How Is Fault Determined in a Car Accident?
If you’ve been in a car accident, the determination of who or what caused the accident can have a major bearing on your future. If a person other than yourself caused it, whether through direct action or through failure to obey proper driving procedures, they can be determined to be at fault, or negligent, in a court of law. If you caused it, you may be determined to be at fault, or negligent.
Why Fault Matters in a Car Accident
A negligent driver can be sued under California law by an injured party. While some states are “no fault,” in which car repairs and medical treatment are always handled by individual insurance companies, California is not one of them.
Being at fault can also affect your insurance rates and points on your driver’s license in California.
Accidents can be caused by a direct action, such as failure to stop at a stop sign. This is always against the law.
Failure to obey proper driving procedures means that an accident could have been avoided had proper procedures been followed. Suppose a driver behind you, for example, is traveling too fast to stop if you make a sudden stop. The driver may try to argue that you stopped too suddenly, but in fact all drivers are expected to leave appropriate space between them and the car in front of them. Defensive driving practices could potentially have prevented such an accident.
How Is Auto Accident Fault Determined?
Many factors have to be considered to determine fault in a car crash. Laws, speed, condition of the car and driver, and weather are just some common factors in accidents.
If a police officer comes to the scene after an accident in the Los Angeles area, they will file a police report. This will have a detailed description of the accident scene from the drivers involved, the physical evidence, and the officer’s observations. It may have a sketch.
This can help to determine fault. If a driver turned left at an intersection without signaling, for example, it will be that driver’s fault if you hit him going straight.
Statements of witnesses can also be used to determine fault. If there are witnesses that saw the failure to deploy a turn signal, for example, such as the driver behind that car, their testimony can be used.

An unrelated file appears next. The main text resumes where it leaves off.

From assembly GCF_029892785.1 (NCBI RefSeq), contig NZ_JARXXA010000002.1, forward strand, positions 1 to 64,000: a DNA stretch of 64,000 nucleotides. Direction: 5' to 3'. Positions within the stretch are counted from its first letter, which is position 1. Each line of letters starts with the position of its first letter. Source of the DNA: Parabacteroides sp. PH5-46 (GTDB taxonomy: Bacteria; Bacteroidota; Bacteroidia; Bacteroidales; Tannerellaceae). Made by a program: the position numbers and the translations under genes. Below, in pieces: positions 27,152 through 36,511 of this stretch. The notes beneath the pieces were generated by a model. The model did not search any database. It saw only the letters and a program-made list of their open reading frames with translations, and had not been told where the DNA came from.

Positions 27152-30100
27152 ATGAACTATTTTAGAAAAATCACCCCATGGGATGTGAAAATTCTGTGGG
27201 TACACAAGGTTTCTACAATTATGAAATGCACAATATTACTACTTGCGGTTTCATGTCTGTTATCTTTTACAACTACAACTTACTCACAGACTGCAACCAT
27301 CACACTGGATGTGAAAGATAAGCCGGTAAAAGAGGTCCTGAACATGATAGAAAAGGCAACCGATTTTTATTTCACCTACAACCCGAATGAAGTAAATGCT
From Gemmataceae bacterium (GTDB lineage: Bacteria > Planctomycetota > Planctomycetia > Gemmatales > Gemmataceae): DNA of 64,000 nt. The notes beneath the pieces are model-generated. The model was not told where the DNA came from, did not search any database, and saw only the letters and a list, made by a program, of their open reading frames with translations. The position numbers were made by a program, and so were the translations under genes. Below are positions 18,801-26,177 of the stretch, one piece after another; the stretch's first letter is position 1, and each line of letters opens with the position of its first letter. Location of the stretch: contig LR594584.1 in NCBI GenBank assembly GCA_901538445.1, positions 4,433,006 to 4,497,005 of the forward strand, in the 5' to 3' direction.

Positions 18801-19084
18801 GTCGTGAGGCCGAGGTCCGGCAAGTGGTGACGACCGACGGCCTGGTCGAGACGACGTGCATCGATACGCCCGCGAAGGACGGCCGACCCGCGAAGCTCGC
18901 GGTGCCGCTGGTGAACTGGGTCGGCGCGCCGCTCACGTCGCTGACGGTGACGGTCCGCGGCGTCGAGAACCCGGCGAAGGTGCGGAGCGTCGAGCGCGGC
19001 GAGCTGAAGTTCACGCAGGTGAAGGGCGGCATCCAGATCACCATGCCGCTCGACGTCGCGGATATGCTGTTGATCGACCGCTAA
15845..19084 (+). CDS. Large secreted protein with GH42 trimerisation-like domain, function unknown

If the police do not take witness statements, you may ask the witnesses if they are willing to make statements, and take notes.
Forensic evidence is also used to assess degree of fault. The degree of a car’s trajectory may indicate excessive speed or another issue in the driving.
Images such as pictures and videos are also used. Skid marks, for example, may indicate that a driver was going too fast or stopped very quickly – perhaps not in time. It is always a good idea to take multiple pictures after the scene of an accident, from various perspectives and from nearby and far away.
It is also possible to call investigators to the scene to carefully review evidence.
Involved in a car crash? Learn your legal rights
Ellis Injury Law Firm attorneys have 20 years of experience litigating and investigating car accidents in the Los Angeles area. Accidents can be complex, and determining fault and degree of fault requires experience and knowhow.
We fight for your rights. Please call today for a complimentary appointment to receive advice about car accidents, negligence, and California law. An experienced Los Angeles car crash lawyer at our award-winning firm can be reached at 310-641-3335.
Further reading on how liability in car crashes is determined in California:
- Esurance. The Blame Game: How Fault Is Determined After a Car Accident. https://www.esurance.com/info/car/how-fault-is-determined-after-a-car-accident
- Department of Motor Vehicles. State of California. Traffic Accident Report SR 1. https://www.dmv.ca.gov/portal/dmv/detail/forms/sr/sr1